Neither do the next ten or so years.

Beyond that the world will become a better place. If, that is, if we survive and don’t destroy it all.

It is actually already becoming a better place!

The thing that has too pass – or pass away – is the United States Empire.

In a few years it will go the way Rome and all the rest plus the Ottoman, British and Soviet empires did. No empire lasts forever.

But before we go for it – a video from Beirut, December 2016:

 

Some indicators of Empire dissolution

The indicators, the cracks, in the Empire are there for all to see – the Americans and other Westernes will be the last and remain in denial for some time until the discrepancy between the self-image and the reality, the self-delusion, has grown too big. Like East Germany or Russia at in the early 1980s.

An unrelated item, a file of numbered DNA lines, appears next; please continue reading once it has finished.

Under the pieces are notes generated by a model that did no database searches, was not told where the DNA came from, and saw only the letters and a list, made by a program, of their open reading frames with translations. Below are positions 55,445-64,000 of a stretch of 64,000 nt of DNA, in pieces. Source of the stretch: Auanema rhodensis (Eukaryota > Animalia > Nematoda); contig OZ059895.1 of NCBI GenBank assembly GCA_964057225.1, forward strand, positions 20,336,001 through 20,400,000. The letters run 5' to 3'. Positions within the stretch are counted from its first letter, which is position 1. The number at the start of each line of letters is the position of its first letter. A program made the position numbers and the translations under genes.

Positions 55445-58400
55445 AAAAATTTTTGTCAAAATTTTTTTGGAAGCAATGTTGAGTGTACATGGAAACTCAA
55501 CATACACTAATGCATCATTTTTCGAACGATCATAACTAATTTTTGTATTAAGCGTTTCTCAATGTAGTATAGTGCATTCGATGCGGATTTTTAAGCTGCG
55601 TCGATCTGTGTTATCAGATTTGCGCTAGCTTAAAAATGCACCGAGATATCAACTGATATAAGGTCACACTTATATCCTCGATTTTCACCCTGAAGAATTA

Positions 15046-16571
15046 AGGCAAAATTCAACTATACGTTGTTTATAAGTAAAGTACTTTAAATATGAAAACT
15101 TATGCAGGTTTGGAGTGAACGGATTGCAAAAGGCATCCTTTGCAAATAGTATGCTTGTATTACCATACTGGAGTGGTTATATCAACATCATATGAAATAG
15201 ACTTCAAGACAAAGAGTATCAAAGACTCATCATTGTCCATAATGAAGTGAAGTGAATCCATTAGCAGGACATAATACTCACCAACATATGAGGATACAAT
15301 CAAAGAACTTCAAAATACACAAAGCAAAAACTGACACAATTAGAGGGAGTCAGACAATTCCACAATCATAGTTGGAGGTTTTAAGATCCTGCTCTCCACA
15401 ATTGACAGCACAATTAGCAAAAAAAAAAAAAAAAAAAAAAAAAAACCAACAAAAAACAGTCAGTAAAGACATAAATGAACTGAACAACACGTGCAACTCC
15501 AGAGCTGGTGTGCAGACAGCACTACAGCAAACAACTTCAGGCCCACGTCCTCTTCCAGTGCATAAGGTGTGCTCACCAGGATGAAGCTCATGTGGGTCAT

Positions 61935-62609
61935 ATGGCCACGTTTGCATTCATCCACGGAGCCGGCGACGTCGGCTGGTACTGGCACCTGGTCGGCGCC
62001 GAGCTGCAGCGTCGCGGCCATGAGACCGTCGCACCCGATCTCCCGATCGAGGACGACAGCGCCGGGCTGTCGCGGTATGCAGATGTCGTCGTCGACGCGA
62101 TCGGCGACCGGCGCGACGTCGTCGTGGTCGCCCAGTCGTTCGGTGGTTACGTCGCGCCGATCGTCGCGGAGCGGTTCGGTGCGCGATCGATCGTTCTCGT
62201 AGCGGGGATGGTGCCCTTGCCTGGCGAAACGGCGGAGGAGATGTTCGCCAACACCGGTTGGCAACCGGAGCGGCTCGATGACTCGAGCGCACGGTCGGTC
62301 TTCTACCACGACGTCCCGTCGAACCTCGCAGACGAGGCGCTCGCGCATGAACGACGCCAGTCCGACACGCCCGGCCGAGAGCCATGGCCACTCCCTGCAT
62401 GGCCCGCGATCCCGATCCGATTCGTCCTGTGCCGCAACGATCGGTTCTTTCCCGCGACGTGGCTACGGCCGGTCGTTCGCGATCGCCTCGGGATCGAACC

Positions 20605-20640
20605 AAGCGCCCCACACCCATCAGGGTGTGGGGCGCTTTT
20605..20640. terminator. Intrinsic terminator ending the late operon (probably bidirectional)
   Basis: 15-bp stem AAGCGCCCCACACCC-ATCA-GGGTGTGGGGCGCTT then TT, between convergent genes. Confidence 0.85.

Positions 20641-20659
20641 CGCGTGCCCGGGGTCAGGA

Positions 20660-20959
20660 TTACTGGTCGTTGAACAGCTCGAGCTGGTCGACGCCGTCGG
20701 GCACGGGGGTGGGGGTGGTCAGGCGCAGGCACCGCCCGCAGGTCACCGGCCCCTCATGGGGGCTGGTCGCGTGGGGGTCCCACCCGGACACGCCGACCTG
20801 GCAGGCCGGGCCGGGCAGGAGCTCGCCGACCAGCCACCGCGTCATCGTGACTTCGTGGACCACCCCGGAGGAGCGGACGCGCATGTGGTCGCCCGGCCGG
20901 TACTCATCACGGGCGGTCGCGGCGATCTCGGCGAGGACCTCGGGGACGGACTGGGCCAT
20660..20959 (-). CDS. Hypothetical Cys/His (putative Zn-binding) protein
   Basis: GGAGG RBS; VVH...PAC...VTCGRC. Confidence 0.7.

The rest of the world, the non-West sees some of these cracks quite clearly: Continue reading

Humans in liberated Aleppo

Have just published the second of a series of photo stories from Syria – “Humans in liberated Aleppo”.

vsign

Boy in Eastern Aleppo demonstrating to me, as a visitor there during the days of the liberation, that he sees this as a liberation, as a victory – I hope he will soon see a beautiful re-built Aleppo – full of energy. He indeed deserves that after four years of living in what many described as hell.

You can subscribe to this page for photo stories which ensures that you’ll get an email as soon as they are posted on my Exposure page.

I’d be most grateful if you’d share this link too.

And here is a little background to this photo story:

Unique photos with text from Eastern Aleppo’s liberation, December 11-12, 2016.